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PokerNews Interview: Ryan Jones of Chip Leader Coaching

Ryan Jones
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  • Ryan Jones of Chip Leader Coaching discusses the site's unique approach to poker instruction.

  • A look at the multi-table tournament coaching site Chip Leader Coaching with instructor Ryan Jones.

Among the many choices available to poker players seeking ways to improve their games these days are numerous poker coaching sites that feature a wide variety of teaching styles and learning strategies. One such site, Chip Leader Coaching, offers a somewhat different approach to helping multi-table tournament players in particular to improve their games.

Started by Chance Kornuth, who is one of the site's coaches, the site doesn't charge monthly or annual fees of their students. Instead those who join enter agreements with CLC directly related to their goals as players.

Currently the site has three different "teams" — a 500K Team (for which Kornuth is the lead instructor), a 250K Team, and a 100K Team. Students choose a team based on their desired goal for tournament winnings. For example, those working with coaches on the 100K Team make earning $100,000 worth of tournament cashes a tangible target for which they aim while working with their coach. In return for the coaching help and guidance, CLC gets a small percentage of those winnings.

Ryan Jones, one of CLC's 100K Team Instructors who came on as a coach late last year, recently spoke with PokerNews about the site and how CLC works. The North Carolina native has amassed over $975,000 in tournament winnings including winning two World Series of Poker Circuit Main Event titles.

PokerNews: How did you get involved with coaching and CLC?

Ryan Jones: I started out as a student myself. In fact, me and Ryan Leng both started out as students under Chance, and now we are 100K Team Coaches.

Explain how the different tiers work.

One unique thing about Chip Leader Coaching is we have different coaches for different tiers. There's a 100K tier, a 250K tier, and a 500K tier, with each one associated with how long a player in in the program. Really, once you're in the program, you always have access to the material, but the one-on-one coaching part of it subsides when you complete your contract. For example, if you're in the 100K tier, once you've earned $100,000 in tournament winnings, you've reached your target and are done.

That said, for someone who has reached that point with me where they've made it to $100,000, if they want to talk about a hand with me I'll certainly do it. But the sessions where we work on correcting leaks and other one-on-one coaching conclude once the player hits his or her goal.

So CLC doesn't get paid unless the players actually go out and cash in tournaments, then, right?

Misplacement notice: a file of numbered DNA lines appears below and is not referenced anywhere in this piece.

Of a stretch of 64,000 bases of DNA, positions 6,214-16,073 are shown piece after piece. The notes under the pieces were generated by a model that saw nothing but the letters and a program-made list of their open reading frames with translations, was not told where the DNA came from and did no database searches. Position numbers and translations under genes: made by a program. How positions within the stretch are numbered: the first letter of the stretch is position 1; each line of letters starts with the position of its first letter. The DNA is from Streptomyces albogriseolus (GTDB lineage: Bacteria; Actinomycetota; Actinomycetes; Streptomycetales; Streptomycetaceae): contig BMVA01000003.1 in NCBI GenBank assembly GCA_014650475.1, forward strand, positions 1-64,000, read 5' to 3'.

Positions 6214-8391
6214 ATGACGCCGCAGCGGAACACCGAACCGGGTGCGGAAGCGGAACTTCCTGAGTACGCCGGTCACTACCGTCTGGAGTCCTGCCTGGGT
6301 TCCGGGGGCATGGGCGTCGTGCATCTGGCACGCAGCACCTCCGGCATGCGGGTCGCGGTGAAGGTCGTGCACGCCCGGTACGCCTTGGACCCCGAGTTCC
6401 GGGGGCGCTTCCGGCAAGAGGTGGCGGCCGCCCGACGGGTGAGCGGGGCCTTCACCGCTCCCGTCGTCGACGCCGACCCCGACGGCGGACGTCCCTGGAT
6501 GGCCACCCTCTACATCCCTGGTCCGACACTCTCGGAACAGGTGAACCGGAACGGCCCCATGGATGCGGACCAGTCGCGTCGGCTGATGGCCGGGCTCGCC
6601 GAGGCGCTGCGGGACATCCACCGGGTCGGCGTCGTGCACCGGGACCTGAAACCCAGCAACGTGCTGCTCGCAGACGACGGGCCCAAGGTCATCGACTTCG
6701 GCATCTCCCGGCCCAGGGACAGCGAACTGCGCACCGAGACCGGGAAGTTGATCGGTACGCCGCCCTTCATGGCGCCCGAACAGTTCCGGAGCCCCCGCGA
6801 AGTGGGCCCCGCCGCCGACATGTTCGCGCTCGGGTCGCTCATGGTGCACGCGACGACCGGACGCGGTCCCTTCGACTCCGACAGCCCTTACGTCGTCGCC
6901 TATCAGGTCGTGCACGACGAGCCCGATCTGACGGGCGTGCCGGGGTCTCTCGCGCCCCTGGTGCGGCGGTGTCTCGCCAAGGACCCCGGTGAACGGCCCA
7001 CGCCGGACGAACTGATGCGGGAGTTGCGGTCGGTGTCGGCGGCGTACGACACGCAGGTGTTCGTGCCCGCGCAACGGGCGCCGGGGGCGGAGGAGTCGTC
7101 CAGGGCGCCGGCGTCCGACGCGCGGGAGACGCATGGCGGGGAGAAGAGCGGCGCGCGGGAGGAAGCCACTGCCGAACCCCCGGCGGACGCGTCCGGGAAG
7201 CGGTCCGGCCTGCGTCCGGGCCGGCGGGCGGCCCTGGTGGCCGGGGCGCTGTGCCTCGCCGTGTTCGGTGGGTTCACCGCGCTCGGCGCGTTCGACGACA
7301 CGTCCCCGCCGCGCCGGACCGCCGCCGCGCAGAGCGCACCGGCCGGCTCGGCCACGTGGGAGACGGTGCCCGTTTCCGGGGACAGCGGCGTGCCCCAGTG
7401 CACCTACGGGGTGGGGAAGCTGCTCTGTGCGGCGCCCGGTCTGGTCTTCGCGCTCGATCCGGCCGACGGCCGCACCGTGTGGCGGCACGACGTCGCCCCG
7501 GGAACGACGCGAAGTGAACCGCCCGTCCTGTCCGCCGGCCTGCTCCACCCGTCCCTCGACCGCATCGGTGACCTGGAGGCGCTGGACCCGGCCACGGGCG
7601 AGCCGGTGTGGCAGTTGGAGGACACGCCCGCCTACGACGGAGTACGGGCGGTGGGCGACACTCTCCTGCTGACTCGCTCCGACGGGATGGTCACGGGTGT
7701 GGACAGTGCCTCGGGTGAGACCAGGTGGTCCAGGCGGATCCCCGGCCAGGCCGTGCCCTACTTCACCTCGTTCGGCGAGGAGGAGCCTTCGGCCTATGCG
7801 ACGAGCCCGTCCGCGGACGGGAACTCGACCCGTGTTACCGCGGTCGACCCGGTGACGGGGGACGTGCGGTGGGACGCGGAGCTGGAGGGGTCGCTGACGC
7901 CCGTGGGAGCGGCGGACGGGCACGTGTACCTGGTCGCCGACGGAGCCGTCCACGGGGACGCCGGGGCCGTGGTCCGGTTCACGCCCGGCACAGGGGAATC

Right... we hold ourselves more accountable. Because at the end of the day we aren't paying money up front like with other coaching sites, but we only get paid once the students cash in tournaments. So we're incentivized to sign up people who are really serious and perhaps looking to do this for a living (or already do). We're not really looking for recreational players or those who are brand new to the game.

Let's say I've been playing tournament poker for a while and I'm committed to getting better — that I'm not just doing this on the side but genuine want to improve as a player and possibly make a career out of it. I come to you and want to sign on to be part of the 100K Team... what happens next?

We would start by getting you a contract sent over. We have a system set up where you'll have volume requirements every month in order to get your one-on-one sessions. For those in the 100K tier, for instance, you'd need to play 10 tournaments per month or $5,000 worth of total buy-ins. If you meet that requirement, you're entitled to two one-on-one sessions each month with your selected coach. Those sessions last 60-90 minutes, although sometimes they'll go longer (I know I sometimes go a couple of hours with my students). That's how it is in the 100K tier — the requirements are different in the other tiers.

The sessions are very interactive, with lots of back-and-forth and students sharing hands and asking questions as we try to plug leaks and work on specifics. There are group sessions also — each coach does at least a couple per month, and if you're in the 100K tier you can attend and participate in the sessions led by the 100K Team coaches. There we might talk about more general concepts and topics, but there's a lot of interaction in the group sessions as well.

You can also sit in on group sessions in the higher tiers, although just as an observer. There are no volume requirements for students to attend those, which is nice because sometimes things come up and a student might not be able to play tournaments in a given month.